Reporting the cases of two Jewish women in whom the use of oral estrogen to delay ovulation ended years of infertility.
Oral estrogens can be used effectively to delay ovulation in women who are unable to have intercourse at their most fertile time, say US physicians.
Such postponement of ovulation is particularly important for certain Orthodox Jews, who are prohibited from having sex from the start of menstruation until 7 days after the end of menses, when they undergo ritual cleansing, explains the team, led by Michael Dahan from Washington University in St. Louis, Missouri.
In the current report, they describe the cases of two orthodox Jewish women, of 27 and 33 years of age, in whom this ritual had led to 3 years and 1.5 years of infertility, respectively. Both had a 7-day menses, allowing them to restart sexual intercourse on day 14, which was consistently after the time of their luteinizing hormone surge, on days 11 and 10.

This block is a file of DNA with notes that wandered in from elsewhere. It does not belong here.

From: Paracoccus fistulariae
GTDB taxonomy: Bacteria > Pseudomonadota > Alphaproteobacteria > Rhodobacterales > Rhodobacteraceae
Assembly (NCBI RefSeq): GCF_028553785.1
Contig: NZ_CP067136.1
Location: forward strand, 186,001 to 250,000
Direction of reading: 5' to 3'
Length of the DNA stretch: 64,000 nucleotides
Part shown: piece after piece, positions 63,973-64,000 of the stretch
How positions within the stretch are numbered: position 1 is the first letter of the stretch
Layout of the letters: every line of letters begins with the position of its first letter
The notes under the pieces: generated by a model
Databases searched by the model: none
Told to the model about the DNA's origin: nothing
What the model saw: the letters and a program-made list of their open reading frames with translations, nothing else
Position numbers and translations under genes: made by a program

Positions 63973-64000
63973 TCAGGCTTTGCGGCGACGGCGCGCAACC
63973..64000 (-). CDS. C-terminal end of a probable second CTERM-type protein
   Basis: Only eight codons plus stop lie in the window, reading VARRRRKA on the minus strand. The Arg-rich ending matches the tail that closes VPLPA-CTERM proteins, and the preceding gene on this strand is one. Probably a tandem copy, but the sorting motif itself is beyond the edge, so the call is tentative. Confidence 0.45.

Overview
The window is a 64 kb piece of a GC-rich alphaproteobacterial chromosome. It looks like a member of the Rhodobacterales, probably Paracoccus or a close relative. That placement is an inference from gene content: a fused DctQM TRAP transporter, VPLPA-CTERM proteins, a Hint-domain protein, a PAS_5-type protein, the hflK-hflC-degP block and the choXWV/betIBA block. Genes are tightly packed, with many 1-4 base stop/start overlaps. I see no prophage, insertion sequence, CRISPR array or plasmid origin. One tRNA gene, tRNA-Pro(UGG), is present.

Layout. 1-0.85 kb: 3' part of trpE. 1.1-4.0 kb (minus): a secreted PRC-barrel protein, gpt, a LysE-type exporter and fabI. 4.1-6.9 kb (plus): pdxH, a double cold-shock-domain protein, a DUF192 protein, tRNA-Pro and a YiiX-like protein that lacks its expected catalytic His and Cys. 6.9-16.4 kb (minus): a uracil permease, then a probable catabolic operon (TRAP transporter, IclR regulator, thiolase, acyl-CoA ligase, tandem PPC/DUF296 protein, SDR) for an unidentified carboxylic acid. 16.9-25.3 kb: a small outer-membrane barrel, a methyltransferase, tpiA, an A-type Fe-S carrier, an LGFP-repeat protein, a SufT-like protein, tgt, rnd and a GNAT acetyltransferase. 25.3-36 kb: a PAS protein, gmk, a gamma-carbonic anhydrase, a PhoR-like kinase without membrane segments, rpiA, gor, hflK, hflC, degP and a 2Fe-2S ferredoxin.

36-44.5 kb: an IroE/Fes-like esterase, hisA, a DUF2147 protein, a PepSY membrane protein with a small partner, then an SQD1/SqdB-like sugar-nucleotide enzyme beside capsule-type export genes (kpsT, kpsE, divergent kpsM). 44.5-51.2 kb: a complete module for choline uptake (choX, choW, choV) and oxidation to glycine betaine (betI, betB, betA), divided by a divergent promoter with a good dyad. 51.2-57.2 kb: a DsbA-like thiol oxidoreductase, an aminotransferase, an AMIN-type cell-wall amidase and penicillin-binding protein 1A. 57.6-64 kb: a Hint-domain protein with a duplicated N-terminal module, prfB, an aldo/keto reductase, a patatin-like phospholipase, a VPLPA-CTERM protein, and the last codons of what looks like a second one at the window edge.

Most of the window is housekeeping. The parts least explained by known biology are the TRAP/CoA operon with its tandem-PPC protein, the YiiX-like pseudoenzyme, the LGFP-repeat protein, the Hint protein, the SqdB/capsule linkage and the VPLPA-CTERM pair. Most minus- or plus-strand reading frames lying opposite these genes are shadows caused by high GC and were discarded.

Each patient was prescribed 3 mg oral ethinyl estradiol twice daily, beginning on the first day of full menstrual flow, to delay ovulation. They conceived during the first and fourth treated cycles, respectively.
"We believe that 3 mg ethinyl estradiol, taken orally twice daily for 10 days and started on the first or second day of full menstrual flow, is an easy and effective mechanism for delaying ovulation," the physicians conclude.